WHEN ELENA, a sixty-three-year-old community activist, describes the roots of her political activity, she paints a stark picture:
We actually migrated here from Texas. My mother became a single working mother, and not having been anything other than a housewife when we arrived in California, she found herself having to support two children on her own, and she was forced to actually go out and work in the fields. And in those days they didn't have the child labor laws, so she used to take me with her to work in the fields with her during vacations and weekends and what have you. I was nine years old at that time, and my sister was eleven. So we became farmworkers…. Working in the fields was really bad.… It was new to me—working in the fields, first of all, and then hearing how the supervisors and the crew bosses were disrespectful to my mother, were disrespectful to older people and to anybody. Sexual harassment was high. My mother was always very careful with me as a young girl—for example, they provided no toilets, so where do you go when you needed to go and relieve yourself? And my mother having to take valuable time off from work just to accompany me to go to the bathroom—so it was that kind of treatment, that kind of situation was difficult for me.… It was quite an eye-opener.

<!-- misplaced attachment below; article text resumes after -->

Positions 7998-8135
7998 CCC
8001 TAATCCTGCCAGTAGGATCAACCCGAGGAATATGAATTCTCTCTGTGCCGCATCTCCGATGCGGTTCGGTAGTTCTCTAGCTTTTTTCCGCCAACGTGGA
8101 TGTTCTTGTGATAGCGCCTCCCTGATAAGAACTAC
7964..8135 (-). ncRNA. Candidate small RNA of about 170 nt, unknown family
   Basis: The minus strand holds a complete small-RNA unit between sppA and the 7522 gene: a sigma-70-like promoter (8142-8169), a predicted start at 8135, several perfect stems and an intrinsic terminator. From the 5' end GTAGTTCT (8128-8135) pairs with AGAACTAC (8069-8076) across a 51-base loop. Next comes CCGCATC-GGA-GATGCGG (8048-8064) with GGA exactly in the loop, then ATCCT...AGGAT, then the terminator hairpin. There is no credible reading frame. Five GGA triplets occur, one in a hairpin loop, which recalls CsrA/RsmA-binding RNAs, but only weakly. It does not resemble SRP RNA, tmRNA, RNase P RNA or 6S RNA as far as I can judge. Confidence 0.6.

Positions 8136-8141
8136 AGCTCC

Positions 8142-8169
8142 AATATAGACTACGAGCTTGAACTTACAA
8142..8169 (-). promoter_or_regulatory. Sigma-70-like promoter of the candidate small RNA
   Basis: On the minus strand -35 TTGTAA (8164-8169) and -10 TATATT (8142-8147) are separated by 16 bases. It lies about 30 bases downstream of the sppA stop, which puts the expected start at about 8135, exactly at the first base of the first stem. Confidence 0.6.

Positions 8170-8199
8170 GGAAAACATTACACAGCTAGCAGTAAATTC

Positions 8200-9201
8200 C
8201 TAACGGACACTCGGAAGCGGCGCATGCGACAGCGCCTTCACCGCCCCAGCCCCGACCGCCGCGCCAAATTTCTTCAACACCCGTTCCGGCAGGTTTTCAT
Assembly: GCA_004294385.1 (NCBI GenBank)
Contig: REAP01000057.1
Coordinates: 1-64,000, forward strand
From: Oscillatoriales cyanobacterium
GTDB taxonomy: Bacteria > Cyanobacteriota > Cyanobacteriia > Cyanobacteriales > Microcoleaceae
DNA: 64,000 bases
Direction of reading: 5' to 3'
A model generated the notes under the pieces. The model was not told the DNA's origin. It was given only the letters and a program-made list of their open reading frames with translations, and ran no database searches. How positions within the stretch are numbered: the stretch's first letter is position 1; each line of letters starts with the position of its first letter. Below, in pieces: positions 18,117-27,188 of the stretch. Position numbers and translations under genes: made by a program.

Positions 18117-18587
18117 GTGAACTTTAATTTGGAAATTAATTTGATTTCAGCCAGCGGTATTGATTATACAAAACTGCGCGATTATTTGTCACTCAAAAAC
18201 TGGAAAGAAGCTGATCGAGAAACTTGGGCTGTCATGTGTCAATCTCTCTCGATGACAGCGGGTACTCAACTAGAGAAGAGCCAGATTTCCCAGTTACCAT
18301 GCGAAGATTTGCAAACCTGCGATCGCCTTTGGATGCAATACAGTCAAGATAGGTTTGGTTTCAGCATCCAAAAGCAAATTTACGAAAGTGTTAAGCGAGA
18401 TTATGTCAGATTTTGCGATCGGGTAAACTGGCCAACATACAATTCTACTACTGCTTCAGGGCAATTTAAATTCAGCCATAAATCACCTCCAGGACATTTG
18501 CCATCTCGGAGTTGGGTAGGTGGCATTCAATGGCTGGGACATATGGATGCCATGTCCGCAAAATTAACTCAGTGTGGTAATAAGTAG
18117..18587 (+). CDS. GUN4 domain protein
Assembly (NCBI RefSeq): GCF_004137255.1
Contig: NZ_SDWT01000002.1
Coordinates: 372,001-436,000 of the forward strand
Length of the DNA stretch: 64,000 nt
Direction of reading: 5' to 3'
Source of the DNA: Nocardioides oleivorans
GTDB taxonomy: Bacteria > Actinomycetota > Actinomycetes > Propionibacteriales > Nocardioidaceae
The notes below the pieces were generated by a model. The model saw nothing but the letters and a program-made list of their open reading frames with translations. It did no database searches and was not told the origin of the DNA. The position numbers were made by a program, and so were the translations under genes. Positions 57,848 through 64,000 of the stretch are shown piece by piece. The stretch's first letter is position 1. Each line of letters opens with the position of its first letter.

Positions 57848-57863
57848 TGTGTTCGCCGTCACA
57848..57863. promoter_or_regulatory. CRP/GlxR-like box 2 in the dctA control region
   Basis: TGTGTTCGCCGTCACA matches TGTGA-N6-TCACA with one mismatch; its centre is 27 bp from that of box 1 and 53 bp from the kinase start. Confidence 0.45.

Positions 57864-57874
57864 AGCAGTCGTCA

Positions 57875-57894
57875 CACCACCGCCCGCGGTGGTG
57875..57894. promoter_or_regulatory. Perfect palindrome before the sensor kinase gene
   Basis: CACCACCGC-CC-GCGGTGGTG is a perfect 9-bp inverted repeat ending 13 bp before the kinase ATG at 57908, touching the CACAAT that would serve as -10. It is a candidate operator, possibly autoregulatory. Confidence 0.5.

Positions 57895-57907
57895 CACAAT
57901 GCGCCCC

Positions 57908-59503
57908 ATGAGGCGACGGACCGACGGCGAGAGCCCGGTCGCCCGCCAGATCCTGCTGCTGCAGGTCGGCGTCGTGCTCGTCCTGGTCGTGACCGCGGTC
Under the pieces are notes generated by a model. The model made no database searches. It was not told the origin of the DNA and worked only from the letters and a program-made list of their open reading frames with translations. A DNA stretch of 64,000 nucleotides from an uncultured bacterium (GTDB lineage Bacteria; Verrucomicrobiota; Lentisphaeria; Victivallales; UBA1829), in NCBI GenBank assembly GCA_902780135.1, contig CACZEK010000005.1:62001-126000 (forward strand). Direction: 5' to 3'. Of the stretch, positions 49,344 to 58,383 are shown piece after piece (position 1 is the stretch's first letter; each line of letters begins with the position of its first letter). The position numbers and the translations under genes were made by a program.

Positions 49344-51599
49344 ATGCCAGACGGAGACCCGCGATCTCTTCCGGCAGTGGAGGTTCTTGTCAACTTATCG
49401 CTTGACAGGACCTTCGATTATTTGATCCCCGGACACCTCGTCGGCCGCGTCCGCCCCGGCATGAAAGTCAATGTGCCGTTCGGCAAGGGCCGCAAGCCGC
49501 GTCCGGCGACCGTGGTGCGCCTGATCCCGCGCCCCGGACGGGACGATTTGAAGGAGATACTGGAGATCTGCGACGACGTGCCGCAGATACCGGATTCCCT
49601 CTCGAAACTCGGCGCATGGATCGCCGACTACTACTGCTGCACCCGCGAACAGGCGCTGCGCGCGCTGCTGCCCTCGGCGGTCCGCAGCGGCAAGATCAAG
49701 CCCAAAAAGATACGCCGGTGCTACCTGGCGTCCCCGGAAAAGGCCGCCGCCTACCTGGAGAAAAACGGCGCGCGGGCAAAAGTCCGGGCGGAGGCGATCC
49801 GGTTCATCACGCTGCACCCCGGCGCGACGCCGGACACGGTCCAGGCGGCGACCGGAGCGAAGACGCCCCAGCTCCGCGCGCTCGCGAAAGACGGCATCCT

These experiences as a farmworker laid the foundation for a lifetime of political activism for Elena. Despite lacking the resources typically associated with political participation—money, education, and civic skills— Elena got very involved in farmworker organizations. Her activism did not stop there, however. Not only has she worked for community-based nonprofit organizations throughout much of her adult life, but she has also been involved with women's rights organizations, the peace movement, immigration rights, labor, and environmental action. She first got involved neither because she was interested in politics nor because she had a sense of her own power as a citizen. Instead, she perceived injustice in